Posted On Friday, September 21, 2012 at 08:59:58 AM
Soon, parents may be able to skip the doctor’s visit and receive a diagnosis without leaving home by using Remotoscope, a clip-on attachment and software app that turns an iPhone into an otoscope.
Pediatricians currently diagnose ear infections using the standard otoscope to examine the eardrum. With Remotoscope, parents would be able to take a picture or video of their child’s eardrum using the iPhone and send the images digitally to a physician for diagnostic review.
Wilbur Lam, assistant professor at Georgia Tech and Emory University, along with his colleagues at the University of California, Berkeley, is developing the device, with plans to commercialise it.
“Ultimately we think parents could receive a diagnosis at home and forgo the late-night trips to the emergency room,” said Lam. “It’s known that kids who get ear infections early in life are at risk for recurrent ear infections.
It can be a very big deal and really affect their families’ quality of life.” Remotoscope's clip-on attachment uses the iPhone's camera and flash as the light source as well as a custom software app to provide magnification and record data to the phone.
The iPhone’s data transmission capabilities seamlessly send images and video to a doctor's inbox or to the patient's electronic medical record. The device has the potential to save money for both families and healthcare systems, Lam says.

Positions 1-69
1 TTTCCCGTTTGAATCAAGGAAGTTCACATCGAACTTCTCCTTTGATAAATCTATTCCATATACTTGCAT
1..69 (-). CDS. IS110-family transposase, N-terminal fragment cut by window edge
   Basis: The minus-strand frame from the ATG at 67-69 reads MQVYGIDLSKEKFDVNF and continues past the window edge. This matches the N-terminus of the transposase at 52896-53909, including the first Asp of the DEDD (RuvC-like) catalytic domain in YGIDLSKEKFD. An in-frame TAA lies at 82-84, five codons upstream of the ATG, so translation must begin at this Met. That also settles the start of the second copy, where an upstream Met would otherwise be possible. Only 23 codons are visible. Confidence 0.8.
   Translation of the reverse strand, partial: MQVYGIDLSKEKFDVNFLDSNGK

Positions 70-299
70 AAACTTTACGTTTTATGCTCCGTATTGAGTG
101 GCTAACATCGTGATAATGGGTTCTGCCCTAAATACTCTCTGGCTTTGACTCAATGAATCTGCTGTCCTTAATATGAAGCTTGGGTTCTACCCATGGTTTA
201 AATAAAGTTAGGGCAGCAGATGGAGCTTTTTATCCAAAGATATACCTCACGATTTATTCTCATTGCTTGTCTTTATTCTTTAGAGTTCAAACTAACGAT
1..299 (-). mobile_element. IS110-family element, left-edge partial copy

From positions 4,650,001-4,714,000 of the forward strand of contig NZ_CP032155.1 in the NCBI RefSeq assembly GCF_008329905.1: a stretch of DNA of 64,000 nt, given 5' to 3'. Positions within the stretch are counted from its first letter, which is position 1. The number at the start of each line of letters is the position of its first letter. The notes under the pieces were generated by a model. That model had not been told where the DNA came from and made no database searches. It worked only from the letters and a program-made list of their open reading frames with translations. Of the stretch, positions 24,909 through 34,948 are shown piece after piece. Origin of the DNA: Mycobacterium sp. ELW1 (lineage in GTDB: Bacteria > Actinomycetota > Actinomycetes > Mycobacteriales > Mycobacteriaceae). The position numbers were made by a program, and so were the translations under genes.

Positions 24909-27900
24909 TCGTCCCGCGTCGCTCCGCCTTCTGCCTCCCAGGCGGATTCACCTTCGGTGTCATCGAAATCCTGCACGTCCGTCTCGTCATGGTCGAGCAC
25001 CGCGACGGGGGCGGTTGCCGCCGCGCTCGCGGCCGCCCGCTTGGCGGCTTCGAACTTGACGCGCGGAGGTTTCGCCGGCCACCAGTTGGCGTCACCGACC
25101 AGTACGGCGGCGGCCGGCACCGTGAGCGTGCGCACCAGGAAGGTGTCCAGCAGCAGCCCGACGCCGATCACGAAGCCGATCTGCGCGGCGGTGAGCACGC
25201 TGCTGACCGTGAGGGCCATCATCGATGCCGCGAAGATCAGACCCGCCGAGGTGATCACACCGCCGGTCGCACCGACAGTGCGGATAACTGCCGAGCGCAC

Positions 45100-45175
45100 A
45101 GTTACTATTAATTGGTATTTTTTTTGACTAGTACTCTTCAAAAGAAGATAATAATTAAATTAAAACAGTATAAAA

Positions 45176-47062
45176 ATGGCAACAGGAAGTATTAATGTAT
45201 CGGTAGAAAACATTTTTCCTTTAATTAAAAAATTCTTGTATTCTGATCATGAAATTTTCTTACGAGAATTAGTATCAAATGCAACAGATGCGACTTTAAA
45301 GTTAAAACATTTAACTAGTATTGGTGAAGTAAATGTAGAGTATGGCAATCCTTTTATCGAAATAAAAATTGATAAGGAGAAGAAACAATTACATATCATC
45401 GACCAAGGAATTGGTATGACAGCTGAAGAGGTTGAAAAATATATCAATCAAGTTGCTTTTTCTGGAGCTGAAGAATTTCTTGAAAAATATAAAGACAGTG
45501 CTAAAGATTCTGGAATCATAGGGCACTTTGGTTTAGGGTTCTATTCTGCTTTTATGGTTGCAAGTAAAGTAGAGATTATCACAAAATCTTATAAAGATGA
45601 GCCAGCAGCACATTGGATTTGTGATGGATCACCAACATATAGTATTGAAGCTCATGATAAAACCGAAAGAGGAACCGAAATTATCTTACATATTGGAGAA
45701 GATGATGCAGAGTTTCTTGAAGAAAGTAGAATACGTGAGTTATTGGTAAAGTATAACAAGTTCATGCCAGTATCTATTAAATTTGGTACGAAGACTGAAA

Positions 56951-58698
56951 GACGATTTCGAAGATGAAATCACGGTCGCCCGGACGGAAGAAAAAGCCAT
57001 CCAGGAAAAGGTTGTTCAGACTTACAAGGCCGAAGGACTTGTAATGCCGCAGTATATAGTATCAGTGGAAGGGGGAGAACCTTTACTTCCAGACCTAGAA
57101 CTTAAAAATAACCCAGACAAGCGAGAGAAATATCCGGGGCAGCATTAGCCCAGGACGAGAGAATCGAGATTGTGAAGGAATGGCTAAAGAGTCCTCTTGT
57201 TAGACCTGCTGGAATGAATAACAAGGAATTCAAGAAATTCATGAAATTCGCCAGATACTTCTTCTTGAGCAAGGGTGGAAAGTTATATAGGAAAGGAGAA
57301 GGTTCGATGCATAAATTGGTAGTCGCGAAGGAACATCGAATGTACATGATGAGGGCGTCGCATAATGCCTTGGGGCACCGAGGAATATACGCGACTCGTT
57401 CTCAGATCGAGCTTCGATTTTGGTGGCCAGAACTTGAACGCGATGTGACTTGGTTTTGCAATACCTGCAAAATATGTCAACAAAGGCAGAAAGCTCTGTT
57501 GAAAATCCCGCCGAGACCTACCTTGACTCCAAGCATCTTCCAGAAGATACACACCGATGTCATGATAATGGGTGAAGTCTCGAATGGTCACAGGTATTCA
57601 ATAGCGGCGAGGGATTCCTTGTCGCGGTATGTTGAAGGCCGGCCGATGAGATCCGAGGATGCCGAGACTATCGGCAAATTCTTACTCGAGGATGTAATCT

Ear infections, or otitis media, affect 75 per cent of children by age 6, making it the most common diagnosis for preschoolers.
At the initial visit with a patient, physicians say it is difficult to differentiate between ear infections caused by viruses, which resolve on their own, and those caused by bacteria, which would require antibiotics.
“As pediatricians will likely only see the child once, they often err on the side of giving antibiotics for viral infections rather than risk not giving antibiotics for a bacterial infection, which can lead to complications,” Lam said.
“So, we are currently over-treating ear infections with antibiotics and consequently causing antibiotic resistance.” Lam says Remotoscope may be able to change physicians’ prescription patterns of antibiotics for ear infections.
Receiving serial images of a child’s ear over several days via the Remotoscope could allow physicians to wait and see if a child’s infection improves or whether antibiotics are warranted.
A clinical trial for the Remotoscope is currently under way to see if the device can obtain images of the same diagnostic quality as what a physician sees with a traditional otoscope. Fourth-year Emory medical student Kathryn Rappaport, who is part of the research team, is recruiting families. O
nce a family agrees to be in the trial and the child has seen the emergency room doctor, Rappaport takes video of the child’s ear with Remotoscope and atraditional otoscope linked to a computer.
Next, a panel of physicians will review the quality of the samples, make a diagnosis from the Remotoscope video and see if it matches the original diagnosis by the ER doctor.
“A lot of parents said they would want to use it, which surprised me because I think it could be scary to look in someone’s ear and because I think parents would be afraid they could hurt their child,” Rappaport said. “Parents are enthusiastic and ask me where they can get it, but we’re not there yet.”